When their phone breaks, UM students find another one and call this iPhone repairman


Myles Hartsfield
Oxford Stories

There will always be arguments about which cell phone style is better. Do you identify as Team iPhone or Team Android?

While discussions continue about software styles, data usage, and application pixilation, few people argue about the size, color, or shape of each device. In any given city, you will find a cellular repair shop just waiting to charge a pricey fee to fix either device.

Focusing primarily on Team iPhone, imagine the revenue that has gone into screen repairs and cosmetic changes. High school and college students looking for a change unavailable in android devices are targeted.

Taogat Brown, a University of Mississippi college student, is skilled in programming and technical support for Apple products. Brown is studying economics with a minor in entrepreneurship, planning to one day start a business. Brown assists college students with cosmetic upgrades and repairs damaged iPhones.

At age 12, Brown got his first iPod. One snowy afternoon in Alaska, Mother Nature damaged the device’s battery port. Brown would not settle for a broken iPod, but the nearest city was 700 miles away. Apple products were still new, so there might not have been an Apple repair shop in the city.

“I had just put a lot of effort into getting this iPod,” Brown said, as his wheels began to spin. “I have got to figure this out.”

After further diagnosing the iPod, he accessed that the damage was minimal, and he could still use the device, but only while it was on the charger. Removing the charger would cause the device to immediately die.

After researching the device’s make and model, Brown continued to research Apple products. Several YouTube videos later, Brown knew why Apple engineers designed each device the way they did and how they reached each product layout.

After disassembling his own Apple product, he recognized an issue with his battery and realized it should be changed. This independent replacement kick-started Brown’s technical support capabilities.


Brown continued fixing iPods and learned to build and rebuild the iPhone 4. His greatest challenge with Apple products is the design of the iPhone 4 and 4s.  “A year after my discovery of the iPod, I had to completely disassemble the phone,” he said.

The screen, motherboard, camera, battery and all screws associated had to be removed just to get to the front screen for repair. “This was a very interesting time to learn the way of the land on an iPhone,” he said. “The iPhone 5 was way easier than the 4.”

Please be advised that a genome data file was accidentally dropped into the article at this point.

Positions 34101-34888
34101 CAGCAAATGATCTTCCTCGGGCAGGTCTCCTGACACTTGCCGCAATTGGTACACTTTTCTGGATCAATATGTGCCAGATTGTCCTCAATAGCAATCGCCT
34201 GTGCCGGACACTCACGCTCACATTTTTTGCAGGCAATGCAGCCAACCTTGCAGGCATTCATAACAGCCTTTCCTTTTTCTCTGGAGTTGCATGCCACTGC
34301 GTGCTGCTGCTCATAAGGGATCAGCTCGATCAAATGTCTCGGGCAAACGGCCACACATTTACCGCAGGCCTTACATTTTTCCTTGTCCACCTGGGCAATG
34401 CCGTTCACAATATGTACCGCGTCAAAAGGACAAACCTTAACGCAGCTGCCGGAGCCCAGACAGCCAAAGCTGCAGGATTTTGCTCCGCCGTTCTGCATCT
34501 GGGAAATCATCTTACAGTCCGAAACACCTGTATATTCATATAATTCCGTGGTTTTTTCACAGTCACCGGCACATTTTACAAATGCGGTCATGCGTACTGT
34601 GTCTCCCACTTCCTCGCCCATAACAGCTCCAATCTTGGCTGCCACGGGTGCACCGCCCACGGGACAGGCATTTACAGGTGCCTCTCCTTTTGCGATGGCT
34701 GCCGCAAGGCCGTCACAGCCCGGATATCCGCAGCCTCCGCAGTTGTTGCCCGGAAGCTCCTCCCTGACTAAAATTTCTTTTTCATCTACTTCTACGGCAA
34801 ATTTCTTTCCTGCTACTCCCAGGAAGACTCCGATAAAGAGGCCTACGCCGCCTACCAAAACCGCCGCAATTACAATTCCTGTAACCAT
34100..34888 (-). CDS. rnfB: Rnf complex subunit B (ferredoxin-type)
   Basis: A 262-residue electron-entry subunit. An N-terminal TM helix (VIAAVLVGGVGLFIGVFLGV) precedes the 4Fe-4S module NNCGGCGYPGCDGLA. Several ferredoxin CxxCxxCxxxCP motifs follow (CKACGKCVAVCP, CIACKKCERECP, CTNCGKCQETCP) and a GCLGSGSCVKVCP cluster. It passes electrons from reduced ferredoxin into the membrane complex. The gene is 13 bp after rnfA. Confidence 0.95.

As each model iPhone becomes available, Brown to challenges himself to learn the phone well enough to take it apart and reassemble it so he can continue repairing phones for college students.

Even though Brown feels Apple could make and use more recyclable products, he is overall pleased with the designs and improvements made over the years. While working on a water damage issue on an iPhone 6s, Brown discovered a way to change the design of the frame and Apple logo, because the two pieces of metal were different.

“So, what if I just put an Apple logo that lights up or something different here,” he said to himself, as his creativity escalated. Brown created a light that changes colors projected through the Apple logo of the iPhone 6s, and he can now do this for the iPhone 7 too.

Audra Hart, a University of Mississippi college student, recently visited Brown. While running with her dog through the park, she dropped her iPhone 7 face down on the concrete. Devastated, she immediately took her device to a local repair shop, where they were not accepting less than $100 for damage repair.

“One hundred dollars on a cracked screen is just not feasible when an upgrade could cost less than this,” said Hart, who knew the screen was not the primary cost, but the labor associated. “For $100, I would rather use YouTube and figure it out myself, somehow.”

As Hart left disappointed and highly irritated, she was still stuck with the same issue of a shattered screen. Complaining to her classmates, one told her about Taogat Brown.

“I was very pleased with prices, and even more impressed at his speed and quality when getting my phone back,” she said. “I was so impressed that I returned after my next paycheck to have him install the multicolored light system.”

Hart now shows her customization to friends.

IMG_3318Brown believes his prices are average and affordable. “We are all college kids, who have plenty to pay for as is,” he said. “Why make repairs and new designs cost so much?”

Brown said his profit is about 40 percent, and he feels this is fair and just for the skill and time he spends per device.

“I want to be cheap for the college kids, but fair to my own time, because I don’t have much of it,” he said.

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